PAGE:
extort periphery nations until they do what Germany wants is perfectly consistent with the aims of many of the original Europhiles.
EU integration has always been an elite-drive project that encountered populist resistance. It can succeed as long as elites are able to sell the project as a way to deliver peace and prosperity for everyone. To their great credit, the peace part seems to have worked out better than anyone might have expected as of 1951. The prosperity part, on the other hand, is starting to unravel.
I'm not sure about blaming this on the elites. I mean, we're getting what we voted for, no?
France just picked a Socialist president, but apart from that nearly every country in Europe that has managed to actually elect a government has elected a right-wing one. They believe in balanced budgets and sound money and acting like a national budget is the same as a household budget and standard right-wing things like that.
If we all vote in anti-Austerians and they can't shift the direction of the ECB between them then that'll be the time to blame the elites. But right now the voters of Europe are getting what they asked for.
Calling the EU integration project ~ that is, the European Union, Eurozone, and European Central Bank ~ an elite driven project is a simple statement of fact.
The original European Common Market program was also an elite driven program, but developed at a time when elites were worried that if they did not deliver better results than the Eastern Bloc, they might lose their status as elites.
"Having the ECB engage in tight monetary policy in order to extort periphery nations until they do what Germany wants is perfectly consistent with the aims of many of the original Europhiles."
If by "original Europhiles" you mean the likes of Adenauer, Monnet, or Schuman (or even Mitterand and Kohl) you are doing them a grave injustice. It's one thing to denounce current policies of the ECB, it's quite another to slander the whole European project. Then again, vile Europhobia seems to have become the preferred stance of U.S. American elites these days (equally among right-wingers and left-wingers, it appears), so I guess you are just pandering to your base.
To the contrary, I think EU integration is a good idea! But it's been faltering for a while now. Treaty referenda have been hard to pass or have failed several times in the past half-decade. There's the Greece situation. Immigration issues have become a political impediment to EU integration in many of the core countries.
One reasons for this is that EU integration is no longer delivering much in the way of rising prosperity for many Europeans. Middle-income native-born residents of France, Germany, etc., have not had a great time of things for the past five years. Periphery nations are being squeezed by a monetary policy by the ECB, of the ECB, and for Frankfurt. So as it becomes harder and harder for many people to see growth, it will be harder and harder for leaders to be elected on the promise of greater integration. No political leaders are willing to take the plunge of suggesting that the response to the crisis ought to be to increase political union and thereby enhance the democratic legitimacy of EU institutions.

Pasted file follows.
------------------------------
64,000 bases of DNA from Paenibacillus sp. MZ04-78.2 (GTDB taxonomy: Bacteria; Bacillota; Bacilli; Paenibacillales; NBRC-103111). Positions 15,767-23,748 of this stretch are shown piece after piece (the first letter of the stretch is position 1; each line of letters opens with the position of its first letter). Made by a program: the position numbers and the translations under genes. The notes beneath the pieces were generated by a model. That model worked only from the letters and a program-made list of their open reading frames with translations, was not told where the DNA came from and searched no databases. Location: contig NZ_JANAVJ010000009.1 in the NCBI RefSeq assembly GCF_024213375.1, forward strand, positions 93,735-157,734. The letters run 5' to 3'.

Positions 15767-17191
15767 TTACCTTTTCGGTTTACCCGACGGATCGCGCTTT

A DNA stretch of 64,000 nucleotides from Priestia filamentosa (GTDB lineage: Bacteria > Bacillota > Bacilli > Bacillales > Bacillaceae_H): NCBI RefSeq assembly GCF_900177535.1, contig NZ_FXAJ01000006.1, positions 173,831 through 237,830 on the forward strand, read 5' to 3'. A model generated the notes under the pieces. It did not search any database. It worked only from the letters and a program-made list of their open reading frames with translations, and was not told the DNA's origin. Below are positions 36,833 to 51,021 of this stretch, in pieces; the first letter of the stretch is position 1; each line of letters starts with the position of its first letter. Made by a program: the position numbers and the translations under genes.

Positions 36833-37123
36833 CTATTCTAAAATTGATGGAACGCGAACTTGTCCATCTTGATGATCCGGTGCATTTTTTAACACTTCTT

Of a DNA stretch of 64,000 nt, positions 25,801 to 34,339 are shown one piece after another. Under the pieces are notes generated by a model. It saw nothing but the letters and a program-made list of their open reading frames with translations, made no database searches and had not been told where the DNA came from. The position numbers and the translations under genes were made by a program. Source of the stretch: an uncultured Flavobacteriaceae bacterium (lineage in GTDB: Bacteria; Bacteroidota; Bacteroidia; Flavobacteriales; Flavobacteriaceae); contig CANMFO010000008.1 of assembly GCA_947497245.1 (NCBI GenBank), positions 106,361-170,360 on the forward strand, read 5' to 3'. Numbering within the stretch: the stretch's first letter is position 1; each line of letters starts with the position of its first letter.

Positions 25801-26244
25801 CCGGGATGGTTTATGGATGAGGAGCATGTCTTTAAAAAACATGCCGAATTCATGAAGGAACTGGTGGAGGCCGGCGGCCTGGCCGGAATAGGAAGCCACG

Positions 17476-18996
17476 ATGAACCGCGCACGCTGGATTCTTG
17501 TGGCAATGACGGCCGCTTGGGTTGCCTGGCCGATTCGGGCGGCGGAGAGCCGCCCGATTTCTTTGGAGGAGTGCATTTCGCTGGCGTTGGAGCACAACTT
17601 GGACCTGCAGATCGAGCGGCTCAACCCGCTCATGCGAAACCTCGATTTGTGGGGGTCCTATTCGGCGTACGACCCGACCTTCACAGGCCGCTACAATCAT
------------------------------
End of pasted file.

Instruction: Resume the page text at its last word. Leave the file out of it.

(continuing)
On the same day that Nicholas Beaudrot said:
"No political leaders are willing to take the plunge of suggesting that the response to the crisis ought to be to increase political union and thereby enhance the democratic legitimacy of EU institutions."
Angela Merkel said:
"We need a political union first and foremost. That means we must, step by step, cede responsibilities to Europe"
Talk is cheap.
Also merkel only talks about "ceding responsibilities to Europe", which could mean enhancing the democratic legitimacy of the EU, or it could mean centralizing fiscal authority without any attempt to boost the democratic legitimacy of the EU. In other worse, let the ECB and "technocrats" in Brussels conduct fiscal policy for the whole continent.
Now, to an extent this anti-Brussels rhetoric sounds a bit like right-wing anti-Washington rhetoric. But at least we elect the SOBs who run Washington and try to oversee the bureaucracy. The EU bureaucratic process makes passing a bill through the House and Senate and then getting an executive branch agency to go through its rulemaking process look like a cake walk, and it's incredibly insulated from any sort of democratic pressure. Say what you want about, but the ability of elected certainly enhances democratic legitimacy, and there is much more direct accountability for economic results than in the EU. (within most European countries, there is better democratic accountability than in the US, since the governments in the EU are largely parliamentary rather than presidential. But the EU institutions themselves are sorely lacking on this score).
When Merkel talks about "ceding responsibilities to Europe", does "Europe" really mean "Germany"? Because that's what the ECB looks like to me -- a supposedly European institution that's actually dominated by anti-inflation German bankers.
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